When it come to choosing between a long-dreamt of puppy and and firm maternal prejudice, there is no choice.
Home or away, mothers rule
Mr T and I have always yearned for a puppy of our own, a dog to keep us company at home, to take on walks, and to force us into a more active lifestyle. The only problem is that I'm afraid of my mother. She is against pets that can scurry around and rub against your legs, or, horror of horrors, stick out a tongue and lick you. If it's not a bird in a cage, a fish in a tank or a turtle in a box, then it has no place in the home.
Part of the reason is that she is afraid of them, which I can understand. I regard all cats with a wariness that stems from a past encounter with a new feline mother with well-sharpened claws. And there are many people out there with a fear of dogs. The other part of the reason is the dirt factor. I would not like to be the dog who would dare to shed any hair or fur or whatever it is that makes up a dog's coat in my mother's house; I can only begin to imagine the vigorous cleaning that would ensue. A cat that might ignore its litter box? Heaven forbid.
Back when I had a list of all the requirements that had to be met in a guy for me to consider marrying him, number 37 said clearly: "Must love dogs, and have no aversion to owning one, maybe, someday." I mistakenly thought that being married and having my own place would afford me a certain degree of freedom. "Mum," I said, "Mr T and I are going to get a dog!" "I swear," she replied, and one should always take my mother seriously when she says that, "I will never set foot in a home of yours if there is a dog present. I swear it."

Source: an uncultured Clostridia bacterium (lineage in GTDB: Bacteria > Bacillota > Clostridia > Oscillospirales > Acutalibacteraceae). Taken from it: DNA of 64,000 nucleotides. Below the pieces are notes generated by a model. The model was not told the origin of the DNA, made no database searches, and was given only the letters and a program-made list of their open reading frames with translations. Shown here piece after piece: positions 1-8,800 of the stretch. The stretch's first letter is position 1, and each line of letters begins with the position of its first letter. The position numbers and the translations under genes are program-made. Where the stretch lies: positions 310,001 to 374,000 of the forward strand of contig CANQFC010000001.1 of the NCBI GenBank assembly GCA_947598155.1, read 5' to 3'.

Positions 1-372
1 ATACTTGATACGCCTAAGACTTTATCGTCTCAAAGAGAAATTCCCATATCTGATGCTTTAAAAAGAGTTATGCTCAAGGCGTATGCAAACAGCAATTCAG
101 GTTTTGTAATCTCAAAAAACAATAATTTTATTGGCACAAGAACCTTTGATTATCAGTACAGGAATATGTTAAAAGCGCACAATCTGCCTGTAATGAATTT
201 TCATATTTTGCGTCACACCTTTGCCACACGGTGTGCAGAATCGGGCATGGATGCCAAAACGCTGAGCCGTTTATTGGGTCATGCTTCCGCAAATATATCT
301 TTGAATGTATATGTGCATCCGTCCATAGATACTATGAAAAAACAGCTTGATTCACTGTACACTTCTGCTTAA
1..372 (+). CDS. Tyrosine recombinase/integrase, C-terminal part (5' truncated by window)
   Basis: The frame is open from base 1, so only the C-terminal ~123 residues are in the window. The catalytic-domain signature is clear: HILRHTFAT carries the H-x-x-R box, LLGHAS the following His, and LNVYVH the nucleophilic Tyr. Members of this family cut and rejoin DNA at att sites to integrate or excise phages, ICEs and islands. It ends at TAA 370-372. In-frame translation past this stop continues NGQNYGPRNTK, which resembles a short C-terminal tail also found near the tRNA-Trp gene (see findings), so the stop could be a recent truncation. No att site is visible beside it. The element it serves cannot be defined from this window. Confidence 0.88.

I tried to explain that our plan to get a dog would act as a test run for when we have children. If we could manage to love a dog without ever wanting to return it, if we could feed and train it and be meticulous about providing it with daily exercise, then really, how hard could it be to deal with a kid? But she was adamant. And if the choice was between a beautiful golden retriever and my mother, then there was no choice at all. I resigned myself to never owning a dog.
Which is why I was speechless at the last apartment Mr T and I inspected. My husband had asked an unexpected question: "Does this building allow pets? Dogs, specifically?" Were we now singing a different tune? I reminded him that we could never get a dog, because I was afraid of my mother. "We won't tell her," he said. "We'll have someone dog-sit whenever she comes over." I know my mother better than Mr T does - that solution was just not going to fly.
I tried to cajole him: it would not be fair to a dog to be cooped up in an apartment. I would much prefer to wait until we had a home with a garden. I couldn't very well tell him that secretly, I was backing out, could I? After all, owning a dog was on that original list of requirements. Mr T might not take too kindly to realising how easily I can change my mind.